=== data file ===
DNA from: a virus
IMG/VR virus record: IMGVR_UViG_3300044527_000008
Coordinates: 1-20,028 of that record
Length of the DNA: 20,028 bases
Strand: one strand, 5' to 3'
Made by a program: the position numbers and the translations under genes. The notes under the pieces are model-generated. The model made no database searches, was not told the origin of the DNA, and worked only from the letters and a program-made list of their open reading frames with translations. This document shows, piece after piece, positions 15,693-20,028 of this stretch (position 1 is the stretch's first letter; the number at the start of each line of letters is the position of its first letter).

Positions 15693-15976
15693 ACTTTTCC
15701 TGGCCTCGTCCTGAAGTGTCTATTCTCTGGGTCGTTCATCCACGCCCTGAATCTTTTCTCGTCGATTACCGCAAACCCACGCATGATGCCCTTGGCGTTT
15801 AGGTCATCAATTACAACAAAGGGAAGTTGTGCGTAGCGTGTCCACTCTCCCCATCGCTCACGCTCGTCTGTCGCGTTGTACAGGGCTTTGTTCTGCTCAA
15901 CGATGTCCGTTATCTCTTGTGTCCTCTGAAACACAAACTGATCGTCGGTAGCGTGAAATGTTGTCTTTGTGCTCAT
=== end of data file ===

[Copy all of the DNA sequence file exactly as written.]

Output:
DNA from: a virus
IMG/VR virus record: IMGVR_UViG_3300044527_000008
Coordinates: 1-20,028 of that record
Length of the DNA: 20,028 bases
Strand: one strand, 5' to 3'
Made by a program: the position numbers and the translations under genes. The notes under the pieces are model-generated. The model made no database searches, was not told the origin of the DNA, and worked only from the letters and a program-made list of their open reading frames with translations. This document shows, piece after piece, positions 15,693-20,028 of this stretch (position 1 is the stretch's first letter; the number at the start of each line of letters is the position of its first letter).

Positions 15693-15976
15693 ACTTTTCC
15701 TGGCCTCGTCCTGAAGTGTCTATTCTCTGGGTCGTTCATCCACGCCCTGAATCTTTTCTCGTCGATTACCGCAAACCCACGCATGATGCCCTTGGCGTTT
15801 AGGTCATCAATTACAACAAAGGGAAGTTGTGCGTAGCGTGTCCACTCTCCCCATCGCTCACGCTCGTCTGTCGCGTTGTACAGGGCTTTGTTCTGCTCAA
15901 CGATGTCCGTTATCTCTTGTGTCCTCTGAAACACAAACTGATCGTCGGTAGCGTGAAATGTTGTCTTTGTGCTCAT